Drinking songs date back to the Middle Ages. So it’s not particularly surprising that a study of recent hit recordings finds nearly a quarter of them mention alcohol—and almost always in a positive light.
What is striking is that a substantial percentage of those chart-topping numbers reference specific brands of alcohol—and only four brands account for more than half of all such mentions.
A lot of hit songs, in effect, have alcohol ads embedded within them.
“Many of the artists of these songs—particularly within the urban genre—have agreements with alcohol companies to promote their brand,” a research team led by Dr. Michael Siegel of the Boston University School of Public Health writes in the journal Substance Use and Misuse. “Thus, alcohol companies may be indirectly promoting brand-specific alcohol use among underage youth through sponsorship of popular artists.”
Utilizing Billboard magazine’s year-end charts from 2009 to 2011, Siegel and his colleagues selected the most popular songs released each year in four genres (pop, rock, country, and “urban,” which combined R&B/hip-hop with rap).
That gave them a total of 720 songs, 167 of which referenced alcohol. Of those, 46 (or 6.4 percent of the total) mentioned a specific brand of booze.
Those references “are concentrated among a small number of brands,” the researchers report. “Four brands alone—Patron tequila, Hennessy cognac, Grey Goose vodka, and Jack Daniel’s whiskey—accounted for more than half of all alcohol brand mentions.”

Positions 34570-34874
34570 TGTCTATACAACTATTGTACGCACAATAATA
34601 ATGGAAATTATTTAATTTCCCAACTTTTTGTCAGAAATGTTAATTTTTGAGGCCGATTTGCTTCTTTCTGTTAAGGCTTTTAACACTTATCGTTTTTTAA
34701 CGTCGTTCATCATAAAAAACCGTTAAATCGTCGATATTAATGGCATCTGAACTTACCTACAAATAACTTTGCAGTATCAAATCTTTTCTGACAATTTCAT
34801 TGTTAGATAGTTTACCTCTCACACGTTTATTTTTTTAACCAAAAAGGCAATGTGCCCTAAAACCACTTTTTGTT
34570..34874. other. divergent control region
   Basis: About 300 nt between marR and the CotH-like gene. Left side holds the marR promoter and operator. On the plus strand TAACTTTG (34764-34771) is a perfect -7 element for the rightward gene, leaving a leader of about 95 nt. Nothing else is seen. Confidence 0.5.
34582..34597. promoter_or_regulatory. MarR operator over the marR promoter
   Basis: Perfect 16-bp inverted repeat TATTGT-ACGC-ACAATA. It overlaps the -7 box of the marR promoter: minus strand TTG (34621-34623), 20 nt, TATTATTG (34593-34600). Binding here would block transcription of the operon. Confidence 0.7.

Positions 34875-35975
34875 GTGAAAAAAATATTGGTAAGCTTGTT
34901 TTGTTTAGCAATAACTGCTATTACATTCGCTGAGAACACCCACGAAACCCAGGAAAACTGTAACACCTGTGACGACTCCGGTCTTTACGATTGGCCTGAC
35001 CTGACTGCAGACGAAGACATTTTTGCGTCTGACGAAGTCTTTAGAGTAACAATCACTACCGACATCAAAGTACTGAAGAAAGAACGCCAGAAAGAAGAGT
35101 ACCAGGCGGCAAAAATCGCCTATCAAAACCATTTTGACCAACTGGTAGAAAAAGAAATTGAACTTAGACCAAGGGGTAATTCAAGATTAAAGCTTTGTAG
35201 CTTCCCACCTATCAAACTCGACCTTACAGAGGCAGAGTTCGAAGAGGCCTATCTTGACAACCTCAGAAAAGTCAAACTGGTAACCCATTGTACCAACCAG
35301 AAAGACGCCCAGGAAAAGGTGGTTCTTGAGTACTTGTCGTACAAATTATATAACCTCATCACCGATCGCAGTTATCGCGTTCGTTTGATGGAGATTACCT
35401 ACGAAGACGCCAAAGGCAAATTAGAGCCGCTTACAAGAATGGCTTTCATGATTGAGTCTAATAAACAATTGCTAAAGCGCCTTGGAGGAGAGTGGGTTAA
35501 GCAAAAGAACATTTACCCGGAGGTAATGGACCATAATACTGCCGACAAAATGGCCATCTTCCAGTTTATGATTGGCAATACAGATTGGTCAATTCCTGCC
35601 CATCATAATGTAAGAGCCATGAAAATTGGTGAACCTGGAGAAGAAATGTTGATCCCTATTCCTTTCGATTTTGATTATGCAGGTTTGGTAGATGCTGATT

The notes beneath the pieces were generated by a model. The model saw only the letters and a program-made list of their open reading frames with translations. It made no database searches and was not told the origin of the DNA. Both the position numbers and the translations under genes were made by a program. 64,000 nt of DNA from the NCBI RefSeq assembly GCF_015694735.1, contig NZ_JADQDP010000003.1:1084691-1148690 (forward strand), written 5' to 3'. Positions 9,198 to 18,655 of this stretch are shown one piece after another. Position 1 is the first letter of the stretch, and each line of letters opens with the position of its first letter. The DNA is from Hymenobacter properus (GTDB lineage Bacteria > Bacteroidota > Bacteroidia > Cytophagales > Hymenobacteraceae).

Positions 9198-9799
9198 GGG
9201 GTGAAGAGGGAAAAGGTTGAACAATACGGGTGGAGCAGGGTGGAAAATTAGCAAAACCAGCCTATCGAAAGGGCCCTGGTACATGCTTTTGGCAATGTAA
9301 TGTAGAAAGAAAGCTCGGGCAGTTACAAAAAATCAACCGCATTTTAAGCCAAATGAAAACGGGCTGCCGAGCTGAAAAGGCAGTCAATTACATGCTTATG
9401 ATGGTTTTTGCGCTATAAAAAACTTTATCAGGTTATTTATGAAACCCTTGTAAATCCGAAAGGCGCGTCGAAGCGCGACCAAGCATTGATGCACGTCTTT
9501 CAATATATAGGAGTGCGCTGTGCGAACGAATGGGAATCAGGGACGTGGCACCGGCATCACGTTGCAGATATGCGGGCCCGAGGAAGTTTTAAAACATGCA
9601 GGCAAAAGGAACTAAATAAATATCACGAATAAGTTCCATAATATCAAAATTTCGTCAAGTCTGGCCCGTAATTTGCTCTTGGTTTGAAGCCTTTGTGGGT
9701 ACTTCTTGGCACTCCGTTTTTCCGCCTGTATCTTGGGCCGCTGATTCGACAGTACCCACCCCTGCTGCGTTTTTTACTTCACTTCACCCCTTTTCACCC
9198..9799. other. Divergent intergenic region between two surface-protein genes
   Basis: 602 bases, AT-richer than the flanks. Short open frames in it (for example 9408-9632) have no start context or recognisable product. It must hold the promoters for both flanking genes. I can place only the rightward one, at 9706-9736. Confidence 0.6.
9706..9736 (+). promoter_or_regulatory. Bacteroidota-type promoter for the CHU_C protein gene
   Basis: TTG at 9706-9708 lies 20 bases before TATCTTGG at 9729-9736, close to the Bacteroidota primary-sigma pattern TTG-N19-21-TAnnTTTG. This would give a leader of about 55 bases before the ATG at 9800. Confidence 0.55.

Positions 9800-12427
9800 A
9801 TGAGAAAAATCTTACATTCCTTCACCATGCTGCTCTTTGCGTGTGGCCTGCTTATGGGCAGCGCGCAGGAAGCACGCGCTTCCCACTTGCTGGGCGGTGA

More than two-thirds of these references occurred in urban songs; surprisingly, “there were no alcohol brand mentions in any of the rock songs,” the researchers write. “Within urban songs, alcohol brand mentions were concentrated among a small number of artists.
“Nearly all of the brand mentions for Patron, Hennessy, Remy Martin, Grey Goose, Ciroc, Cristal and Moet occurred in urban songs, whereas 4 of the 5 brand mentions for Jack Daniel’s occurred in pop and country songs, and 9 of the 12 references to brands of beer were in country songs.”
OK, that last point is hardly a shocker. Nor is the finding that “popular music is largely portraying alcohol use as a fun part of the youth lifestyle that is free of consequences.”
Nevertheless, Siegel and his colleagues call these results “alarming, because they suggest that popular music may be serving as a major source of promotion of alcohol use in general—and of the consumption of several specific brands in particular—to underage youth.”
Studies such as these inevitably bring up the chicken-and-egg question of whether the art in question is simply mirroring the culture, or actually influencing behavior. Underage kids, after all, were experimenting with liquor long before the rap era.
Either way, however, marketing specific brands to kids by contracting with popular artists is highly questionable, ethically as well as aesthetically. One shudders to think that, if it were written today, the classic drinking song would likely be called “99 Bottles of Heineken on the Wall.”